Dec. 11 (UPI) — Children with seizure disorders, cerebral palsy and other neurological problems often experience “problematic” symptoms that involve treatment with multiple drugs, raising concern that the medications can cause new issues, a study published Friday by JAMA Network Open found.
The analysis of 100 children with severe neurological impairment found that 65% suffered from irritability, 55% had insomnia and 54% experienced pain, the data showed.
Just over three-quarters of the children in the study took 10 or more prescription medications for their neurological disorders and other symptoms, the researchers said.
“In our study, children with severe neurological impairment frequently experienced a multitude of symptoms, such as irritability, pain, insomnia, breathing issues and constipation,” study co-author Dr. James A. Feinstein told UPI.
“Some of these symptoms can be alleviated by medications, [but] some of these symptoms can be worsened by medications,” said Feinstein, an associate professor of pediatrics at the University of Colorado School of Medicine in Aurora.
Up to 14% of children in the United States suffer from a developmental disorder, and fewer than 10% of them have severe neurological impairment, the U.S. Centers for Disease Control and Prevention estimates.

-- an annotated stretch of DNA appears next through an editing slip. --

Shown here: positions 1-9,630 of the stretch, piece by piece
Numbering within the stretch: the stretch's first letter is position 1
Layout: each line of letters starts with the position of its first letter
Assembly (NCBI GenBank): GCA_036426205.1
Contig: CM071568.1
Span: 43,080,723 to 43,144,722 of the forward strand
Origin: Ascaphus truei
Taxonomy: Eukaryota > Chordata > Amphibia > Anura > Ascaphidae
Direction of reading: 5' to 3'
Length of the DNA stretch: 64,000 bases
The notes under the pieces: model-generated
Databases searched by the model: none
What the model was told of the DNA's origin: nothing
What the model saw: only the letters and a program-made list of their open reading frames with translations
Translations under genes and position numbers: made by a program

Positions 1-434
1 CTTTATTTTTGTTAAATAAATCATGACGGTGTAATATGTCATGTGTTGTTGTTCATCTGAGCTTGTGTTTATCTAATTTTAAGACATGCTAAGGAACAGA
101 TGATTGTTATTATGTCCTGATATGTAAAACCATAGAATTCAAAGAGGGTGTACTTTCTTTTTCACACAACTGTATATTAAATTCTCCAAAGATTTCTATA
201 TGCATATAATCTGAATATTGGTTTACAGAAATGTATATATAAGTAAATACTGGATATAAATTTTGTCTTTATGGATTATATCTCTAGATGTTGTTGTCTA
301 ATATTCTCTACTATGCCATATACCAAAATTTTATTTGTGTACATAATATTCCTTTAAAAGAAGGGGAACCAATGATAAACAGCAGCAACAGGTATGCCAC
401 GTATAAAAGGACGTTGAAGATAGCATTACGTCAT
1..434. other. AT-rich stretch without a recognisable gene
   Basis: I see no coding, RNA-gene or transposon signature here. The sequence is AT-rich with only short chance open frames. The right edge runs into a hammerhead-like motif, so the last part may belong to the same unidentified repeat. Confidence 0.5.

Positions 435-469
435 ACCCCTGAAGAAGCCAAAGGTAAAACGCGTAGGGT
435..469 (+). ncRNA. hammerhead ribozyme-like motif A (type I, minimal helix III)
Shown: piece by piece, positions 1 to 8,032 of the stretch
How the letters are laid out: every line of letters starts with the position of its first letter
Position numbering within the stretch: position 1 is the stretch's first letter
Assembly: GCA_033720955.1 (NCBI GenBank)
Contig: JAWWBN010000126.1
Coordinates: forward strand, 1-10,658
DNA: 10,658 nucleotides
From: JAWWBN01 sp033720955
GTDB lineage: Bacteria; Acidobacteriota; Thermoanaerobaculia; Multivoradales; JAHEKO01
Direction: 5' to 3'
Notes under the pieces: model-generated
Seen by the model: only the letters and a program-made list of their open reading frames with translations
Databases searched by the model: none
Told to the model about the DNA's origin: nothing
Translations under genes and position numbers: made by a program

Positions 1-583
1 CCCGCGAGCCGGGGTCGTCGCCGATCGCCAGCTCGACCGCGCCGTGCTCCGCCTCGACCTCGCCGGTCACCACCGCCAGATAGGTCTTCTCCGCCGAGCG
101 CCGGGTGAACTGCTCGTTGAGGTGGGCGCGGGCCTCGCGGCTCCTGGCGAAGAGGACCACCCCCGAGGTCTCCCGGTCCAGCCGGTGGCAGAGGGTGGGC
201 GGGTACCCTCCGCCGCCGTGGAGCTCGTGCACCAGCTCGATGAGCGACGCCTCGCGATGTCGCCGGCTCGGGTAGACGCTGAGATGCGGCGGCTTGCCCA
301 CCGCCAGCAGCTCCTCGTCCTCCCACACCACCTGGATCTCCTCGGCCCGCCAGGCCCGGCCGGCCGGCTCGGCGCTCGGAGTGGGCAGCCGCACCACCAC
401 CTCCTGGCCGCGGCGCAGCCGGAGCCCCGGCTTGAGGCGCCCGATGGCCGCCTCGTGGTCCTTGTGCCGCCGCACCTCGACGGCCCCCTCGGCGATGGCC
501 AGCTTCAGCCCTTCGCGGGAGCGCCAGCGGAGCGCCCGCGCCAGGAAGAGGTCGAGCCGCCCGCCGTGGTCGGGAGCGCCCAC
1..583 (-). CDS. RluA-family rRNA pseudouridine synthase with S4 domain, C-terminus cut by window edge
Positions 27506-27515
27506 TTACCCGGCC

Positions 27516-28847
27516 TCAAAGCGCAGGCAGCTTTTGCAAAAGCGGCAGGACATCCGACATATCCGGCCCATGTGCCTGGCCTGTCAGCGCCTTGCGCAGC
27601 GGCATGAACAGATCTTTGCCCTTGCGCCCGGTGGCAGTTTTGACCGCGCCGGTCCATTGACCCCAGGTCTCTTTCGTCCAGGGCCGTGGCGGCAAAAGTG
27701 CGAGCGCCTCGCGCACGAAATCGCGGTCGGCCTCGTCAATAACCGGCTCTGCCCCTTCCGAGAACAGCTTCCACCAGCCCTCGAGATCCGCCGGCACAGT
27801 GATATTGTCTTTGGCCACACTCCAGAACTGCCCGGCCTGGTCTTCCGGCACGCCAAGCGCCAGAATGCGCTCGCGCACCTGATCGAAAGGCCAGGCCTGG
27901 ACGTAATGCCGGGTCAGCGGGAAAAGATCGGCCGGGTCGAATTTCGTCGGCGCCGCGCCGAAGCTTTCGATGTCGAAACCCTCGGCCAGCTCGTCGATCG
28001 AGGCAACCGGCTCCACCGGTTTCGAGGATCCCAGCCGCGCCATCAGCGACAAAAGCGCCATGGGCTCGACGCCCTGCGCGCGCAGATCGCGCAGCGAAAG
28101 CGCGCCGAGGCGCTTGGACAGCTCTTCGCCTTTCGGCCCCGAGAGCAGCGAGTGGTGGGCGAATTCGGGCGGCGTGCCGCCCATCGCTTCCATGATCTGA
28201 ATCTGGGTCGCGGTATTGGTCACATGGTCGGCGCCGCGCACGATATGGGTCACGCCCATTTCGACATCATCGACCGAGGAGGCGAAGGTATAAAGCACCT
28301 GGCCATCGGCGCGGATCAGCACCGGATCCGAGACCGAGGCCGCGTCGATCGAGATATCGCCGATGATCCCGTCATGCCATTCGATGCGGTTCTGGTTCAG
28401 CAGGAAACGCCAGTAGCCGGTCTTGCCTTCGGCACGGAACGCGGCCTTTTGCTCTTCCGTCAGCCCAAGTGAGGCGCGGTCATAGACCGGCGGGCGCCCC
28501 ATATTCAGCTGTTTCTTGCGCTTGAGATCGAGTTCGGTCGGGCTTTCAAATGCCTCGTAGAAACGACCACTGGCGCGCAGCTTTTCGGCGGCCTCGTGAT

Polypharmacy, or the use of several medications, can result in serious health complications, particularly in those who may be unable to communicate about their symptoms, according to Feinstein and his colleagues.
The drugs may have potentially dangerous side effects and interactions or, in the case of opioid-based pain medications, carry the risk for addiction, the researchers said.
In this study of 100 children with severe neurological impairment ranging in age from 5 to 12 years, 62% had three or more “complex chronic conditions,” according to the researchers.
Those with more troublesome — and severe — symptoms, had 12% higher medication counts, the data showed.
Of the 54% of children with pain symptoms, 61% received one or more prescription analgesic drugs, including the potentially addictive opioid oxycodone, the researchers said.
“As children’s medication regimens become more complex, it increases the risk of adverse drug reactions, drug-drug interactions and medication administration errors, all of which can lead to emergency visits and hospitalizations,” Feinstein said.
“For children with limited communication abilities, we are working on ways to improve symptom management and medication safety,” he said.